Building Browsergames: Using Configuration Files (PHP)
One of the things that you will encounter while building a Browsergame is the fact that you need to connect to a database. There’s just no way around it – if you plan to store the amount of data that a browsergame needs, you will need a database or some sort of storage layer in order to keep it all in one central location.
And each time you connect to the database, no matter how you do it, you will need to pass in the settings to connect to the database.
At the moment, we only have a basic registration page set up, so that’s not really a big deal. But what happens when you have a sprawling browsergame, spread out accross 75+ pages, and you suddenly need to change your database password?
It becomes a bit of a pain, that’s what. And that’s why you can benefit from using what’s known as a configuration file to store any information like database settings that you’ll need to refer to from multiple pieces of code.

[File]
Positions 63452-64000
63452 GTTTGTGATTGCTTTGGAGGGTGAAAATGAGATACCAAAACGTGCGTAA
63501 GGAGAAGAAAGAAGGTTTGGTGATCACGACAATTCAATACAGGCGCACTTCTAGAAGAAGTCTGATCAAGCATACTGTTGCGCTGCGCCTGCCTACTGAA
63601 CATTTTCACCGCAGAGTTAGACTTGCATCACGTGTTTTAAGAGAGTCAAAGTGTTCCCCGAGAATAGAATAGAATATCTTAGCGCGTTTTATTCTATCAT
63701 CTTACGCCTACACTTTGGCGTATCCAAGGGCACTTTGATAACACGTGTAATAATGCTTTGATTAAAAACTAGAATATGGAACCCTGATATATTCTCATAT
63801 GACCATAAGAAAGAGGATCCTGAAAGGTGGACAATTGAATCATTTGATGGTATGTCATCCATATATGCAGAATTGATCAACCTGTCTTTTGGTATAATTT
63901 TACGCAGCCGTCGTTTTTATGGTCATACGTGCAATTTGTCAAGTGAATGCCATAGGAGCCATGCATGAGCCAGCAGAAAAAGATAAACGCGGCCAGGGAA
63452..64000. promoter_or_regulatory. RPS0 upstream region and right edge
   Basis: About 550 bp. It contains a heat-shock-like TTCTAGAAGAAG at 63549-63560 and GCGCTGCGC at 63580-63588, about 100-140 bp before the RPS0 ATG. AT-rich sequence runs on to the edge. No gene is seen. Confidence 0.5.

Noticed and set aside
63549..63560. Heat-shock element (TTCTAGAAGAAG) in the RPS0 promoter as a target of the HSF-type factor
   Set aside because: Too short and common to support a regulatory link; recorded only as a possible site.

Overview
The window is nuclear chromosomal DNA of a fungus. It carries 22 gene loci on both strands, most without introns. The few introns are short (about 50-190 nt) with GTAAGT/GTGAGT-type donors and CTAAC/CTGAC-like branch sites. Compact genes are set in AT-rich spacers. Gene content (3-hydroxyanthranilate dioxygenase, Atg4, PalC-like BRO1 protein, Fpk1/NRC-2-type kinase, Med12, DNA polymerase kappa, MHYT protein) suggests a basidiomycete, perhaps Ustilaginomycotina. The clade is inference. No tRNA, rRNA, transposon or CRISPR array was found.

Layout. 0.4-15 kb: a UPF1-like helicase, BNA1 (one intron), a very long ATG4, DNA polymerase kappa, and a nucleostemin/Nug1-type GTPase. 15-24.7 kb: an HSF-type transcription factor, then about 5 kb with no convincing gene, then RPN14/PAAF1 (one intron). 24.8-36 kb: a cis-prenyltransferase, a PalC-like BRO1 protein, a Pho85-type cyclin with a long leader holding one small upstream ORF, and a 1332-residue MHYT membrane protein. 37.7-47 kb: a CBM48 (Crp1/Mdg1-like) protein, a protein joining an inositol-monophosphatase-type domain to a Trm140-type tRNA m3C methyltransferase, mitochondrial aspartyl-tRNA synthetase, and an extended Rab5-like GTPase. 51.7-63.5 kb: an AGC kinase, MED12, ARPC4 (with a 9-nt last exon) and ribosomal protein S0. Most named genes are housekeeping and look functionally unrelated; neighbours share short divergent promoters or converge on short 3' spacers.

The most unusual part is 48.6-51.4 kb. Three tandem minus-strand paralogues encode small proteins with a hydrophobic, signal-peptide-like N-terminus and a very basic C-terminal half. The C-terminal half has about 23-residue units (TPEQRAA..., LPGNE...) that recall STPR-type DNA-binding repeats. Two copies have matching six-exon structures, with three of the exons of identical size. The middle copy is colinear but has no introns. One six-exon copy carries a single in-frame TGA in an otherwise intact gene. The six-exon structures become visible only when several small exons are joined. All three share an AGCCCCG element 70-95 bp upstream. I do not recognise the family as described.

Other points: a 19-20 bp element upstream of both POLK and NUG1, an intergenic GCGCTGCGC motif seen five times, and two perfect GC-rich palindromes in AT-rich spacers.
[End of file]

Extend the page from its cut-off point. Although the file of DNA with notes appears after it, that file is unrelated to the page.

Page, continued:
If you want to use a configuration file in PHP, one of the easiest ways is to just create a file that sets some variables, and then just use the require_once() function to include it into your script. Here’s what a typical PHP configuration file would look like:
<?php $dbhost = 'localhost'; $dbuser = 'user'; $dbpass = 'password'; $dbname = 'db_name'; ?>
And then to use the above configuration file inside your PHP code, you would save the file as config.php, and then add the line below to any code you wanted to have use that configuration file:
And then, within your main code(whatever it might be), you could refer to $dbhost and all the other configuration variables as if you had set them within your code already. Here’s what it might look like in our registration page code:
require_once 'config.php'; $conn = mysql_connect($dbhost,$dbuser,$dbpass) or die ('Error connecting to mysql');
And that’s all there is to it! Now your database settings will be stored in just the one central area, and updating them will be a breeze.